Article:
When you think of Sweden, what comes to mind? Swedish meatballs? ABBA? Or perhaps marauding Vikings raiding trendy modular furniture stores? When I think of Sweden, the first thing that pops into my head is gravlax. Being part Japanese and part Swedish, it’s practically in my DNA to love this stuff! I have eaten it my entire life, but had never made it for myself. I always assumed that it would be a difficult process, when in all actuality, the most difficult part is waiting the 48 to 72 hours for the fish to cure.
When I told my husband I would be making gravlax, his face contorted into a look of disgust. He said, “I don’t like it. It tastes and smells fishy”. His disdain for the dish led him to “affectionately” dub them, “craplax”. But, he is a trooper and said that if I made it, he would try them. As my punishment for his willingness to have an open mind about this, for three days, all I heard were questions and statements about the “craplax”. “When are the craplax going to be ready? Is the house going to smell like craplax? Excuse me, I have to go take a craplax”.
Finally the day had arrived when the craplax…..I mean gravlax, were cured and ready to eat. I rinsed off the curing agents, patted it dry, and sliced a thin piece off the end. I placed it on my tounge and it just melted in my mouth with its silky texture and delicate flavor. This, I thought quietly to myself, was really, really good! Anxious for my husband to try the very thing that he had been harassing me about for the last few days, I fed him the next piece I cut. His face was obviously tense when I placed the piece of salmon in his mouth, but as he chewed, his face softened and look of surprise washed over him. He stiffened back up and said, “it’s terrible.” Then gave me a sheepish smile and promptly reached for another piece. “I think I need to taste another…just to make sure. Yep, it’s awful,” he confirmed – saying this as he reached for another piece, and yet another, and another.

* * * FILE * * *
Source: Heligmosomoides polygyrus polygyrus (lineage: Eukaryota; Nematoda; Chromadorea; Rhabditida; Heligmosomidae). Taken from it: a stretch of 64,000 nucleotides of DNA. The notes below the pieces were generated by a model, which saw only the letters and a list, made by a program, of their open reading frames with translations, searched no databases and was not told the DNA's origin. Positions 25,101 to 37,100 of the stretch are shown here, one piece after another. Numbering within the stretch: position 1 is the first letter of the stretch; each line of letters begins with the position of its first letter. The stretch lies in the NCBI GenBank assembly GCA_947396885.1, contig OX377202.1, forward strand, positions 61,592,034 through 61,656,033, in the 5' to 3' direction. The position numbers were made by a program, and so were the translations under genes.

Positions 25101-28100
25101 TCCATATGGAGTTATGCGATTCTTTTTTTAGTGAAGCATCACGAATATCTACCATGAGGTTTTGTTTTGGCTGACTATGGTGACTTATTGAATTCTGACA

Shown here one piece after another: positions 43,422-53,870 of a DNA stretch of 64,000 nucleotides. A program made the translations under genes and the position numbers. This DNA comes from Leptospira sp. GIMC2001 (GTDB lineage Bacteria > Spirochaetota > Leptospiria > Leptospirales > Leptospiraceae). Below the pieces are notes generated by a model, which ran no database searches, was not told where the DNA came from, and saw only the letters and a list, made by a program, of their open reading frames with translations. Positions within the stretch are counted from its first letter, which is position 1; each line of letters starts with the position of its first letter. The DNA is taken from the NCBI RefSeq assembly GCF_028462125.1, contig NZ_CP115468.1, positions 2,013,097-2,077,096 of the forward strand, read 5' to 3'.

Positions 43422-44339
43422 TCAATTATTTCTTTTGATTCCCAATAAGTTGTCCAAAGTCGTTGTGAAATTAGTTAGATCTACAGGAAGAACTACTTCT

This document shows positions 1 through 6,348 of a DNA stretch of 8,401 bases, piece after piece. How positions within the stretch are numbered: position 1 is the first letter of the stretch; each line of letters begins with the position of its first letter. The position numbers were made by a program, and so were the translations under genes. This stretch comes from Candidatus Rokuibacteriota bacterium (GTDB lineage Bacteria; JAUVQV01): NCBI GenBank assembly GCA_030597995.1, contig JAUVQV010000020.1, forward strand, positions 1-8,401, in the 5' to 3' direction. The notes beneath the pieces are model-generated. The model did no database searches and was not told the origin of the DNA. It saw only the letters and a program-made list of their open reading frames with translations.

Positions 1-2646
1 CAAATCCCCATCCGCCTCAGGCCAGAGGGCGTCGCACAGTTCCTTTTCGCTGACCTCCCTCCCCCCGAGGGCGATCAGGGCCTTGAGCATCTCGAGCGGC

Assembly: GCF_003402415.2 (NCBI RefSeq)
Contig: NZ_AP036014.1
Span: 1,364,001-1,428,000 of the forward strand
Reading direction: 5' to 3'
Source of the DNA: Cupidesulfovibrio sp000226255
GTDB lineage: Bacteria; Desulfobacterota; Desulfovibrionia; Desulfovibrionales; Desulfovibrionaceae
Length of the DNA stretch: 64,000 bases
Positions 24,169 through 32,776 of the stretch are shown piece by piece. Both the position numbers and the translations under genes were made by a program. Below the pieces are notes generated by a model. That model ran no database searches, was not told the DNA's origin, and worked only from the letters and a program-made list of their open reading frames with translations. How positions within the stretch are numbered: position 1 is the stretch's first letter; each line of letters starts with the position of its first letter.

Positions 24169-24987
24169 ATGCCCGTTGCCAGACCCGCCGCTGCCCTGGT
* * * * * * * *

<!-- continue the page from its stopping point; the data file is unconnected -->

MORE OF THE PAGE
After a healthy “sample” of gravlax, my husband finally declared, “I didn’t think I would say this, but this is really good! It tastes fresh and not at all fishy”. Homemade gravlax get an intense floral aroma from the fresh dill, it’s oiliness is replaced with a silky texture during the curing process, and it’s far less expensive than store bought. So, you get a far superior product and for significantly less money…what’s not to love? While my husband still refers to them as craplax (and I must admit, the nickname does crack me up), the next time I made them, I heard no complaints.
- 2 - 1 pound salmon fillets, skin on, bones removed, rinsed and dried
- 4 tablespoons sugar
- ½ cup kosher salt
- 1½ tablespoons freshly cracked pepper
- 2 bunches dill
- dill mustard sauce for serving
- Place the salmon fillets on a work surface, skin side down. Sprinkle evenly with sugar, salt, and pepper. Place the dill on top of one half and then, like a book, fold the two halves together. Carefully and tightly wrap plastic wrap around the fillets and place it in a baking dish. Place a slightly smaller dish on top weighted down (I like to use a sack of flour). Refrigerate for 2 - 4 days, flipping the wrapped fillets each day.
- Remove weights and discard the wrap. Gently rinse the salmon under cold water, removing the all of the salt, pepper, sugar, and dill.
- Slice the salmon at 45 degree angle, as thinly as possible. Serve with a dill mustard sauce and pumpernickel bread.